As per my knowledge there are four types of personality and they are Amiable, Expressive, Analytical and Drivers. In order to communicate effectively and deal with different people successfully, knowing their personality type helps us in many ways.
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Let’s understand them one by one.
A person with an amiable personality is patient and well-balanced. They’re quiet, but they’re sharp. They’re sympathetic, kind, and non-offensive—amiables dislike offending others. Everyone likes amiables because they are easy-going. Why do you think that is? They’re easy to get along with because they don’t like conflict. They have a diplomatic and calm demeanour. On the other hand, amiables can be a liability.
The flat-type personality with the most ease. It’s difficult to excite friendly people because they’re laid back. They appear to be at ease all of the time and prefer a tranquil setting over anything else. They will go to great lengths to avoid causing others any discomfort. In fact, their indifference frequently irritates the people they are attempting to satisfy. They will frequently put off making decisions until the last minute and will frequently follow the lead of others. They are highly emotional people who seek peace.
The expressive is a very outgoing personality. Ambition, charisma, and the ability to persuade others are all qualities they possess. They can be disorganised, undisciplined, loud, and overly talkative on the negative side. Expressives can speak at speeds of up to 200 words per minute, with gusts of up to 300 words per minute. They have the ability to communicate.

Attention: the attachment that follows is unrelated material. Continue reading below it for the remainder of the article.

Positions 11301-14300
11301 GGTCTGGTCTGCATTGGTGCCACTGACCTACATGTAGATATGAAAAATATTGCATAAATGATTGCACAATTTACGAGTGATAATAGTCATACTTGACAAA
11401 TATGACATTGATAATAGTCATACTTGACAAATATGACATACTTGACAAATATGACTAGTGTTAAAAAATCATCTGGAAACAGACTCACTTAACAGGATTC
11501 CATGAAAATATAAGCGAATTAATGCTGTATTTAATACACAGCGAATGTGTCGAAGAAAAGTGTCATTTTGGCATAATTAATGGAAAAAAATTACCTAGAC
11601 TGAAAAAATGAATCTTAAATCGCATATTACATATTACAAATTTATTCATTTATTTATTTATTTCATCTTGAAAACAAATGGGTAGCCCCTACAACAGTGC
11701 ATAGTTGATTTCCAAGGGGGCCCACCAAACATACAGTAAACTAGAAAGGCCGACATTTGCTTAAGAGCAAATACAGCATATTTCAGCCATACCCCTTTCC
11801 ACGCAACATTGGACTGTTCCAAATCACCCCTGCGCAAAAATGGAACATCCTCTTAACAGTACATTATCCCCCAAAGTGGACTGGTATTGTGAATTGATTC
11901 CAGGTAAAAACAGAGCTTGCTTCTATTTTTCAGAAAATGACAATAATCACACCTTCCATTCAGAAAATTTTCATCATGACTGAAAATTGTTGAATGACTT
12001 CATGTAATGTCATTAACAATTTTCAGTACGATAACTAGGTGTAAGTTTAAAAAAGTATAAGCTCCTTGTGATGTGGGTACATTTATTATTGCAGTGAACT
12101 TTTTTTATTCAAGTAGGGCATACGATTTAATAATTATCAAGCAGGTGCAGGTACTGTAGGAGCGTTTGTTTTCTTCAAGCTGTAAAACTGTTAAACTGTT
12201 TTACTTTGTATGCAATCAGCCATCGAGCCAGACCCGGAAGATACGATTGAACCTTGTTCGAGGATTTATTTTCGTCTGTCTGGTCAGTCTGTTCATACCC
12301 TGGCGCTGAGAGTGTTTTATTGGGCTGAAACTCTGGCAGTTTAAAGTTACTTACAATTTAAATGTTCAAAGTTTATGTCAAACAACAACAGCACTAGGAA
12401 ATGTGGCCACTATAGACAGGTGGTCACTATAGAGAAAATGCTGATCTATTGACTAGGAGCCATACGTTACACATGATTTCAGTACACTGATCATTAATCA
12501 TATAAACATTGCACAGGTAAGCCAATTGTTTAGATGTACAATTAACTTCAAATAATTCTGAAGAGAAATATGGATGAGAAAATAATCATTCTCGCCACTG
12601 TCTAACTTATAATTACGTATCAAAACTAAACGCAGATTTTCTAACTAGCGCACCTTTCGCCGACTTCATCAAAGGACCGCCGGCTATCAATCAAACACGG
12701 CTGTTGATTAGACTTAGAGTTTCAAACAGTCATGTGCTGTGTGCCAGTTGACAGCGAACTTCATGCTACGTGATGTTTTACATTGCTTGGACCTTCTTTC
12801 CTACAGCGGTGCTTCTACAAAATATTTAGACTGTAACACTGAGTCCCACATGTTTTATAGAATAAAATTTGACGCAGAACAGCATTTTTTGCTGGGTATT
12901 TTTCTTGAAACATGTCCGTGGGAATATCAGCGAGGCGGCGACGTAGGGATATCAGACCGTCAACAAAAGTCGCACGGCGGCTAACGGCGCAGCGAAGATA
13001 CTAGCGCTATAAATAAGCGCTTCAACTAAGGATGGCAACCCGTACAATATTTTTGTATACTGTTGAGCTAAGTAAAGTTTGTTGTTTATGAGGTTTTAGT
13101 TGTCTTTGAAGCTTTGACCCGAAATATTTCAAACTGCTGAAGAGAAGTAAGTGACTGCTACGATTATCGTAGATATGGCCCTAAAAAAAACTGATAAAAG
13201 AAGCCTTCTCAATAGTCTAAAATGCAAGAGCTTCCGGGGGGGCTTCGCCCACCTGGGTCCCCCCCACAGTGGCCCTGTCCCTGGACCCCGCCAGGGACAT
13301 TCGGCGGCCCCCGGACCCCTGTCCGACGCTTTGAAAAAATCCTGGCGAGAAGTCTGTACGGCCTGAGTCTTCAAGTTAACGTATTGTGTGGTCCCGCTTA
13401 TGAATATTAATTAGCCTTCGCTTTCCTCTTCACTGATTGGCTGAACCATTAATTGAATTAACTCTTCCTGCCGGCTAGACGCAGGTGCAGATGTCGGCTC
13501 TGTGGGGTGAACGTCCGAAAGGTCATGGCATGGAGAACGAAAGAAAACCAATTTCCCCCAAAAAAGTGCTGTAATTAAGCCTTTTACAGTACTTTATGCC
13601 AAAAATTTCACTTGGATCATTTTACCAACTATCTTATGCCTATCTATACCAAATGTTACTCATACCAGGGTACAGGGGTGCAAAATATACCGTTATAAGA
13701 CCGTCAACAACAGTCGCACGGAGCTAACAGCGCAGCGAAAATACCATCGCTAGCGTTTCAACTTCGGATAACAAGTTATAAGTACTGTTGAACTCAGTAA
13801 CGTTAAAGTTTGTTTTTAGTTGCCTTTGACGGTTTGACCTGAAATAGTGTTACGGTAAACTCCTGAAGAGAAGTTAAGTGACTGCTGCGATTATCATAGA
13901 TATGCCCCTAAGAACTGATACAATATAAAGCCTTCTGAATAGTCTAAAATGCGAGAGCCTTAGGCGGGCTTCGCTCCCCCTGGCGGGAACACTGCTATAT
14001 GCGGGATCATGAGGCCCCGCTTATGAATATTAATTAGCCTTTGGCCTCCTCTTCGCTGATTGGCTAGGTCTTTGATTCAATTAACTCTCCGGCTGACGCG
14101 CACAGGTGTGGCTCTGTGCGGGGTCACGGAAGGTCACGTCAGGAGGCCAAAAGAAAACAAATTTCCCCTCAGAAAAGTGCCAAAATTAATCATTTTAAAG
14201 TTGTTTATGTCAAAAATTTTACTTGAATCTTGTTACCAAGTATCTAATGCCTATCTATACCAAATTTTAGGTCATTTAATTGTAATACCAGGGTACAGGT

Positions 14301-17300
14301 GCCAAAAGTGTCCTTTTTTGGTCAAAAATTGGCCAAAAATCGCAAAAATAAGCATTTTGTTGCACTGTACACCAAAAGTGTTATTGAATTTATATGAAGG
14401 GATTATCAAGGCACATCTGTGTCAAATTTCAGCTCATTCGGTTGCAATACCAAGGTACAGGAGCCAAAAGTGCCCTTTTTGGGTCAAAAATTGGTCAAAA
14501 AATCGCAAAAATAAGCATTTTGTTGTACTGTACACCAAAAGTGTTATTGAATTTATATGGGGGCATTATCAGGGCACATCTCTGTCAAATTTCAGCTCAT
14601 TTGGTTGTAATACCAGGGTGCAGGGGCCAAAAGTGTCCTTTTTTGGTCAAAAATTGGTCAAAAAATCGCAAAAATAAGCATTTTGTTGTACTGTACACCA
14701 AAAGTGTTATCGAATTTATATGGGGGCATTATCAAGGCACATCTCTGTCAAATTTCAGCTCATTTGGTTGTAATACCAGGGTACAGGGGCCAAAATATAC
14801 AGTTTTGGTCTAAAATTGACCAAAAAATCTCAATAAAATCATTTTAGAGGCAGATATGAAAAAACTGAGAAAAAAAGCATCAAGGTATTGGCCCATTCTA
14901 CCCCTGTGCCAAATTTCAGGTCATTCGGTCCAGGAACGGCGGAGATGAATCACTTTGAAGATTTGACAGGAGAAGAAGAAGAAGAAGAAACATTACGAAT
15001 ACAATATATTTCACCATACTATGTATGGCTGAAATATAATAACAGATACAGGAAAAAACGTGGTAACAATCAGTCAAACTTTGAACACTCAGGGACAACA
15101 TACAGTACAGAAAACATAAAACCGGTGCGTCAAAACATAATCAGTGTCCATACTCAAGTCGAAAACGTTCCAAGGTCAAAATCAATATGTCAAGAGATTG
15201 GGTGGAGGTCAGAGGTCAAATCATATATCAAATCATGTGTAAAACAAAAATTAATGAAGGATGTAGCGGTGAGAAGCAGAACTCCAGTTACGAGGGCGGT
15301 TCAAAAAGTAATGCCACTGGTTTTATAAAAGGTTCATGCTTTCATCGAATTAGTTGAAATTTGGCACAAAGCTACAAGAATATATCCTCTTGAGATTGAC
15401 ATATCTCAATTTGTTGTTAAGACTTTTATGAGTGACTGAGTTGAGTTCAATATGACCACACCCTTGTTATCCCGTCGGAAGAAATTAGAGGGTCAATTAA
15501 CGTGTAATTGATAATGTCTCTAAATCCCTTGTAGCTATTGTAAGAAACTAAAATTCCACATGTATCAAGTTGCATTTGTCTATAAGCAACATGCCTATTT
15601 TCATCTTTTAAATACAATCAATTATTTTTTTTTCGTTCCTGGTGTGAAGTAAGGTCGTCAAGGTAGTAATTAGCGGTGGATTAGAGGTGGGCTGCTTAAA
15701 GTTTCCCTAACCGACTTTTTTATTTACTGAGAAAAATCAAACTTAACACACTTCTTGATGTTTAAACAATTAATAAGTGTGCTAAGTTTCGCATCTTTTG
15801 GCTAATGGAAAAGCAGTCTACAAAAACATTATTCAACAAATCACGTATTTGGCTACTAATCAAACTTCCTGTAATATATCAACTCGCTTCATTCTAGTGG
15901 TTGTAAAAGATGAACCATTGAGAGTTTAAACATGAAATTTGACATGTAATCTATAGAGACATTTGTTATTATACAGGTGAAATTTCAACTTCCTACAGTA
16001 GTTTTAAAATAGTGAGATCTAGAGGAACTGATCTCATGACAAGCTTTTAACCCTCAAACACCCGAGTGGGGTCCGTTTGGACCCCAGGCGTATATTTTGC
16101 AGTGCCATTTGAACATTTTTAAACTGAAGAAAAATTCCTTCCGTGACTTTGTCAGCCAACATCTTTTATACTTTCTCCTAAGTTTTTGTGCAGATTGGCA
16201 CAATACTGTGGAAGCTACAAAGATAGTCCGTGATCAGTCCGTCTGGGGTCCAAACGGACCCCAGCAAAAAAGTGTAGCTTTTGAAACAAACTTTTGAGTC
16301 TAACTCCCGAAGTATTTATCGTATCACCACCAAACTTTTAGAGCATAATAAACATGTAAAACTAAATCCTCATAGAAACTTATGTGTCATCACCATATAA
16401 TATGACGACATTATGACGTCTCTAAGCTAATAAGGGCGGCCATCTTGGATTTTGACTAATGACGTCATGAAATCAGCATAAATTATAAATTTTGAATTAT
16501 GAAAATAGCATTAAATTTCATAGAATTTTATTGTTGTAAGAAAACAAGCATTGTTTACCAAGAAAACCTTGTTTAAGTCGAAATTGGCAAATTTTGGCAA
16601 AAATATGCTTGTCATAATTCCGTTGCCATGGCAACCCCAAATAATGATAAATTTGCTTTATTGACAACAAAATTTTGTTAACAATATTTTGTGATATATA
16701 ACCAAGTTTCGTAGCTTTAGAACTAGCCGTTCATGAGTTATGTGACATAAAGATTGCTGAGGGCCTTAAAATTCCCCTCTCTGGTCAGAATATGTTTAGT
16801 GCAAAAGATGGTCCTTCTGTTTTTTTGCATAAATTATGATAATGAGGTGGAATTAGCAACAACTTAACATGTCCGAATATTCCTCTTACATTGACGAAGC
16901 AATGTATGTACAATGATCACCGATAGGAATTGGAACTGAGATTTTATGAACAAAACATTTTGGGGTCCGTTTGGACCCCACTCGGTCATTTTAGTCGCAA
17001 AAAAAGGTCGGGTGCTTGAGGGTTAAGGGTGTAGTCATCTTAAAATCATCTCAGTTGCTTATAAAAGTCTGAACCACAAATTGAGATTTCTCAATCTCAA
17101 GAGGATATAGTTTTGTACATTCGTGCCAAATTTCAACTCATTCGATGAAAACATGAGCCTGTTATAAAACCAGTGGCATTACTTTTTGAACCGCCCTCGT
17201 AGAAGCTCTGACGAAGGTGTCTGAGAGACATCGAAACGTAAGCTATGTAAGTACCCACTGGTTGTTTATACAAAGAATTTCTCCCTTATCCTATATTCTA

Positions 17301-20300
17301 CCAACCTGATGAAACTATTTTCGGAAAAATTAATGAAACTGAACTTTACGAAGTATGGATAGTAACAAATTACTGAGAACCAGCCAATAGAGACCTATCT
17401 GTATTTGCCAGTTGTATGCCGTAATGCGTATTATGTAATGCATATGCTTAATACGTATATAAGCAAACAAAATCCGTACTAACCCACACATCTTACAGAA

Because they enjoy having a good time, we call the expressive the social specialist. They are people who can turn hardships into comedy, prevent boredom, and are extremely generous. They want to be involved. Expressive people are always super-active, they desire to be social, they want to take part in the discussions.
People who are “natural.” They enjoy conversing and socialising. They are excellent storytellers who frequently overextend themselves in an attempt to please others. They’re also good at communicating their vision and enthusing others about ideas and issues. However, they can’t always be counted on to get things done.
“Let’s get this done!”, “It’s possible!” They are energetic as well as a big-picture thinker, an optimist, a visionary, a cheerleader, and a multitasker. However, the Expressives may lose sight of reality from time to time in their zeal. The Expressive has a hard time focusing and is all over the place because he tries to do too much at once. He’s looking forward to the trip, but he rarely makes it there.